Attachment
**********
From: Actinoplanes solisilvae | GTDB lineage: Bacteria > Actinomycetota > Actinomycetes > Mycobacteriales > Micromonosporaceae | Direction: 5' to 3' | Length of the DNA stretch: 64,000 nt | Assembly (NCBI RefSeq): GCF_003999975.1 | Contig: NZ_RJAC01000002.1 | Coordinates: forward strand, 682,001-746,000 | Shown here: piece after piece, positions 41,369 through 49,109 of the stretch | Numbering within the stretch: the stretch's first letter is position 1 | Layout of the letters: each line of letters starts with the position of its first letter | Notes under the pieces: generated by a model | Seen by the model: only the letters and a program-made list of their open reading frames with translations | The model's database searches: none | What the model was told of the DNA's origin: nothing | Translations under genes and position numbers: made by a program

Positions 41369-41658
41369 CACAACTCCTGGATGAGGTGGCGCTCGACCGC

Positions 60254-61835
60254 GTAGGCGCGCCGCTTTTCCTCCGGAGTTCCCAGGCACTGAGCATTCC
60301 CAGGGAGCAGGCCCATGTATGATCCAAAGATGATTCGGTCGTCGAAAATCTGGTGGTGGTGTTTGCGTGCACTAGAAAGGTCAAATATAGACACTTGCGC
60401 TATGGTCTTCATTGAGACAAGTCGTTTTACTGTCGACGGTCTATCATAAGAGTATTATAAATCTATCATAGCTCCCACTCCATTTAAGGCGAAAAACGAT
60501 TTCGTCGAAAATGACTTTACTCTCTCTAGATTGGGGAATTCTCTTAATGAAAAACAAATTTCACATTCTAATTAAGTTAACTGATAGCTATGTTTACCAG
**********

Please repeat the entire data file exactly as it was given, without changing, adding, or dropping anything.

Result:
From: Actinoplanes solisilvae | GTDB lineage: Bacteria > Actinomycetota > Actinomycetes > Mycobacteriales > Micromonosporaceae | Direction: 5' to 3' | Length of the DNA stretch: 64,000 nt | Assembly (NCBI RefSeq): GCF_003999975.1 | Contig: NZ_RJAC01000002.1 | Coordinates: forward strand, 682,001-746,000 | Shown here: piece after piece, positions 41,369 through 49,109 of the stretch | Numbering within the stretch: the stretch's first letter is position 1 | Layout of the letters: each line of letters starts with the position of its first letter | Notes under the pieces: generated by a model | Seen by the model: only the letters and a program-made list of their open reading frames with translations | The model's database searches: none | What the model was told of the DNA's origin: nothing | Translations under genes and position numbers: made by a program

Positions 41369-41658
41369 CACAACTCCTGGATGAGGTGGCGCTCGACCGC

Positions 60254-61835
60254 GTAGGCGCGCCGCTTTTCCTCCGGAGTTCCCAGGCACTGAGCATTCC
60301 CAGGGAGCAGGCCCATGTATGATCCAAAGATGATTCGGTCGTCGAAAATCTGGTGGTGGTGTTTGCGTGCACTAGAAAGGTCAAATATAGACACTTGCGC
60401 TATGGTCTTCATTGAGACAAGTCGTTTTACTGTCGACGGTCTATCATAAGAGTATTATAAATCTATCATAGCTCCCACTCCATTTAAGGCGAAAAACGAT
60501 TTCGTCGAAAATGACTTTACTCTCTCTAGATTGGGGAATTCTCTTAATGAAAAACAAATTTCACATTCTAATTAAGTTAACTGATAGCTATGTTTACCAG